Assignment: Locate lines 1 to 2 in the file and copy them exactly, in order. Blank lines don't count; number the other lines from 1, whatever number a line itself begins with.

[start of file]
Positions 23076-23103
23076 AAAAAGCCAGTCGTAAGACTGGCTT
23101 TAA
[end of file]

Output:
Positions 23076-23103
23076 AAAAAGCCAGTCGTAAGACTGGCTT